Restored artwork is unveiled on the side of the freshly repainted Skookum Jim Friendship Centre in Whitehorse on Sept. 10, 2020. (Crystal Schick/Yukon News)

Skookum Jim Friendship Centre unveils restored crests

Tlingit carver and painter Keith Wolfe Smarch restored killer whale, eagle on outside of building

A beloved Yukon hub is looking new again.

Whitehorse’s Skookum Jim Friendship Centre, long a place for Yukon First Nations citizens and other Indigenous people in the territory to gather and find supports, has received a new coat of paint.

Tlingit carver and painter Keith Wolfe Smarch has also restored two crests that grace the front of the centre on Third Avenue — a killer whale and eagle, symbols of the Dak`laweidí clan that both Smarch and the centre’s namesake belong to.

The restored crests were unveiled at a ceremony the morning of Sept. 10, their teal, bright-red and black accents refreshed and now covered by a protective layer to preserve their colours.

Smarch himself was unable to attend the ceremony as he had harvested a sheep the night before. However, several Yukon officials spoke about the importance of the Skookum Jim Friendship Centre in the community.

“It’s about connection. It’s about who we are,” Assembly of First Nations Yukon regional chief Kluane Adamek, who had previously worked at the centre as a summer student coordinator, told a small crowd. “So, Skookum Jim is a symbol of that.”

MP Larry Bagnell, who served as the centre’s president and chair of finance, as well as Yukon deputy premier Ranj Pillai, both touched upon the facility’s unique position of being able to bring people together.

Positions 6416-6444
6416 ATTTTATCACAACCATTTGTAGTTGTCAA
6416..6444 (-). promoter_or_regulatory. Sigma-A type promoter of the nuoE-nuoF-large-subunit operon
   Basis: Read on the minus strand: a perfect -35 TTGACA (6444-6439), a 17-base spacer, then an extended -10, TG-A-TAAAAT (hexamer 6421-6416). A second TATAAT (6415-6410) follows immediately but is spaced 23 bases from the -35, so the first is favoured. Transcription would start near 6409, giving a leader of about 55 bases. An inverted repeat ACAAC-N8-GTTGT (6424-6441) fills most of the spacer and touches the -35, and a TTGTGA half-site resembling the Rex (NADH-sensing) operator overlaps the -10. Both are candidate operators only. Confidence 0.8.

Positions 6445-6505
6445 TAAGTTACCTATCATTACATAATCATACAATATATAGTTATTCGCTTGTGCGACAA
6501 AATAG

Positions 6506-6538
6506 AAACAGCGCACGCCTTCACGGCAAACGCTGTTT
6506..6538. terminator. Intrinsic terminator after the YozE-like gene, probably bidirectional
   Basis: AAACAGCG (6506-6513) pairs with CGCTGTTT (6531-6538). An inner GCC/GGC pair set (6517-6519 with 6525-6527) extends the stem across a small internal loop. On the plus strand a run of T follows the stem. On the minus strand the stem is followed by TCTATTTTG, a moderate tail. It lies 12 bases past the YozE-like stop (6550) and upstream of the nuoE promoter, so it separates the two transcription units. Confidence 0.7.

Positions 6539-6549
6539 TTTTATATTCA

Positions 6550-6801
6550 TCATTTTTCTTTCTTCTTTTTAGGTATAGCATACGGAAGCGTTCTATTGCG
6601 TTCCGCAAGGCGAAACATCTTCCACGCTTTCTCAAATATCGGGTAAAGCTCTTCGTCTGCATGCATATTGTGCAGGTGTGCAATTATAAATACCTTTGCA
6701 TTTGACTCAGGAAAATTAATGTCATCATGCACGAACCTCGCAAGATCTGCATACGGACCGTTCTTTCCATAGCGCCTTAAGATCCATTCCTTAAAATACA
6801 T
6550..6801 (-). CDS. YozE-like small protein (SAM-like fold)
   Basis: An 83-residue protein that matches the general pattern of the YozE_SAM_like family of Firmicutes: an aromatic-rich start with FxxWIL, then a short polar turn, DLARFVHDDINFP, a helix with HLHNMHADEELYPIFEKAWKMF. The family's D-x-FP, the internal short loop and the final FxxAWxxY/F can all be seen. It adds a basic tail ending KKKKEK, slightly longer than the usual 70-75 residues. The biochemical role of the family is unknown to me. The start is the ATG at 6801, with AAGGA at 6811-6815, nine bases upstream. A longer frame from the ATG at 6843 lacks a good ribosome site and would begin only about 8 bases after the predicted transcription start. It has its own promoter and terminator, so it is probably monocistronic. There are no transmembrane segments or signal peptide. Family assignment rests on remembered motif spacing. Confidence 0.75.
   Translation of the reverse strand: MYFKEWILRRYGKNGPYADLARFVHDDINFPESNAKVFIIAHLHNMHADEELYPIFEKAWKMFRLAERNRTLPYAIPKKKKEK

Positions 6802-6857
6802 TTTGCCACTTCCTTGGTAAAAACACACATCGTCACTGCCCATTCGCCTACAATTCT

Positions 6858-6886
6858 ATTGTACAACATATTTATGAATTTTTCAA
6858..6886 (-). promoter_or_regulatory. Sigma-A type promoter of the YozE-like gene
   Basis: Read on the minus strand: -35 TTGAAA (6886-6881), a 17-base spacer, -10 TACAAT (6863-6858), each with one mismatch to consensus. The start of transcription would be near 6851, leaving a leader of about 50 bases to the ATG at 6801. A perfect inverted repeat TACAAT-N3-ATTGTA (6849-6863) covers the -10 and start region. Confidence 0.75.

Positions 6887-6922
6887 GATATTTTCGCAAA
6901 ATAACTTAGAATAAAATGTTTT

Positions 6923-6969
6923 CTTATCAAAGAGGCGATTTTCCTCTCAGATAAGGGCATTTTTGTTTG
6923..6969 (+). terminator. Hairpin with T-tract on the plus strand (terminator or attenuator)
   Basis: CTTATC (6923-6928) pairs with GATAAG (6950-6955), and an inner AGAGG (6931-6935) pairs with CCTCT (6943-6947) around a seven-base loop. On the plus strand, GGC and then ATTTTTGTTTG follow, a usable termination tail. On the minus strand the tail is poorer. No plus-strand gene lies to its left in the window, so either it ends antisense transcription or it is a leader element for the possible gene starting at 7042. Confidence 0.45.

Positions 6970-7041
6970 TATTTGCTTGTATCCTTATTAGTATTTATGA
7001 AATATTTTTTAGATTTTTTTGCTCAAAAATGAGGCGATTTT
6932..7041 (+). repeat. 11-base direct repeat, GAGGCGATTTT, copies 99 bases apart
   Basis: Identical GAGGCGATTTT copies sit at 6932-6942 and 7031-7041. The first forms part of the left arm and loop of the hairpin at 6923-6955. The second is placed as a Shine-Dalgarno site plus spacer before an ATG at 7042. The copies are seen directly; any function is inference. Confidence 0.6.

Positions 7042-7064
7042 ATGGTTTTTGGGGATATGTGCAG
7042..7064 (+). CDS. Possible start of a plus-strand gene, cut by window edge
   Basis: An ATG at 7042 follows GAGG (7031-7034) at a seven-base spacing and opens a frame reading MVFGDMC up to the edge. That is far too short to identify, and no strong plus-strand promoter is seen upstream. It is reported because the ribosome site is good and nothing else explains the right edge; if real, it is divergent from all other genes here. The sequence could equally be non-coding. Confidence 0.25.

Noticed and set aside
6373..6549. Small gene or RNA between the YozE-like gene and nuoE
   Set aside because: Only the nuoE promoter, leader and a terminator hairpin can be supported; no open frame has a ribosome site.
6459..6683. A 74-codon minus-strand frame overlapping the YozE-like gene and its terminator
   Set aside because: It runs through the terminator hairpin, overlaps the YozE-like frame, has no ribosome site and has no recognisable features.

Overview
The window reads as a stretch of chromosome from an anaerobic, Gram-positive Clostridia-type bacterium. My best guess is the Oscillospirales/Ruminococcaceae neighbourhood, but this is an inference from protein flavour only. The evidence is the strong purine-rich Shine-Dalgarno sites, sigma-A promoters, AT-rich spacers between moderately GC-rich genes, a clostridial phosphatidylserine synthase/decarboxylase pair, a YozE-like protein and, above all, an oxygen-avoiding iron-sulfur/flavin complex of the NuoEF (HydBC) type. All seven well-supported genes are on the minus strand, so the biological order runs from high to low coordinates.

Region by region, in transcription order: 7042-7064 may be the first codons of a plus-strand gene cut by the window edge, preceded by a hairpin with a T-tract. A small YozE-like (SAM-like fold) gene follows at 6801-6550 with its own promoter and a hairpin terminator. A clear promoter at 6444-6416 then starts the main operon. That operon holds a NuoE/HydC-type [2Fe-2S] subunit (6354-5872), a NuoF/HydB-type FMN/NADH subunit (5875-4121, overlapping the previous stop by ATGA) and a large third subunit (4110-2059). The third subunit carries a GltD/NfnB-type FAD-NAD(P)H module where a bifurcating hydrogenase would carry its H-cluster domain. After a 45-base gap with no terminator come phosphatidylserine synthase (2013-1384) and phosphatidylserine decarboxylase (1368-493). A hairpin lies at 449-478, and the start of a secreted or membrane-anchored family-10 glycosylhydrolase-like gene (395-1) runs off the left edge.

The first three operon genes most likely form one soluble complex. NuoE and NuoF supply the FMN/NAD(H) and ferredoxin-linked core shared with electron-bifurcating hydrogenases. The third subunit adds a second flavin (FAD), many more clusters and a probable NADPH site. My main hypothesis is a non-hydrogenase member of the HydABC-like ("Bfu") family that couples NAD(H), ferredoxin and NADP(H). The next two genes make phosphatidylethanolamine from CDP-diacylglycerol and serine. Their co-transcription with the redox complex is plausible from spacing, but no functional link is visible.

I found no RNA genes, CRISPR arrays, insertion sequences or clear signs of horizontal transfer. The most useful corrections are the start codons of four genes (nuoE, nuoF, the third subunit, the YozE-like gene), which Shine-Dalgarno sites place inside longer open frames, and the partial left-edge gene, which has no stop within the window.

Tlingit carver and painter Keith Wolfe Smarch’s restored eagle art on the Skookum Jim Friendship Centre in Whitehorse on Sept. 10, 2020. (Crystal Schick/Yukon News)
Tlingit carver and painter Keith Wolfe Smarch’s restored killer whale art on the Skookum Jim Friendship Centre in Whitehorse on Sept. 10, 2020. (Crystal Schick/Yukon News)

“There’s many places in this city where individuals will go to seek support and help but when you walk in that door, you know that it’s going to be comfortable, you know that people are not going to be judgmental and you know that people are going to open their arms,” Pillai said.

“… And we need more of that in the world.”

Maria Benoit, the centre’s former executive director, recalled initially hiring Smarch to create the first copies of the crest.

“When we first hired Keith to do these designs, we asked him, ‘Well, what colours?’” she recalled.

“… Keith was the one that instrumented the colours and the design and he said, ‘We have to go with the Tlingit colours.’”

Those colours are teal green and red, the same colours that coat the exterior of the building.

Whitehorse mayor Dan Curtis commended Smarch’s “tremendous work” on restoring the crests, and said that they carry a “tremendously strong message to our entire community and beyond our community.”

He highlighted the city’s policy requiring one per cent of construction costs for new buildings to be allocated towards public artwork, and said that he hoped more Indigenous artists would start looking towards the city for funding.

He noted several murals the city already has, including one on the Yukon Chamber of Mines building featuring Kate Carmacks, and the one on the side of Staples featuring Wendy and Angel Carlick.

“They’re all very important, they’re all very significant, I think we need more of them,” Curtis said of the murals. “I really hope that more organizations will consider adding cultural artworks to the exterior of their buildings as well, because we know the Yukon’s not just about the gold rush. I’d like to see every single museum, every place of history giving that history the respect that it deserves.”

The Skookum Jim Friendship Centre is also in the process of restoring other pieces of artwork within its building.

Contact Jackie Hong at jackie.hong@yukon-news.com

Get local stories you won't find anywhere else right to your inbox.
Sign up here

Just Posted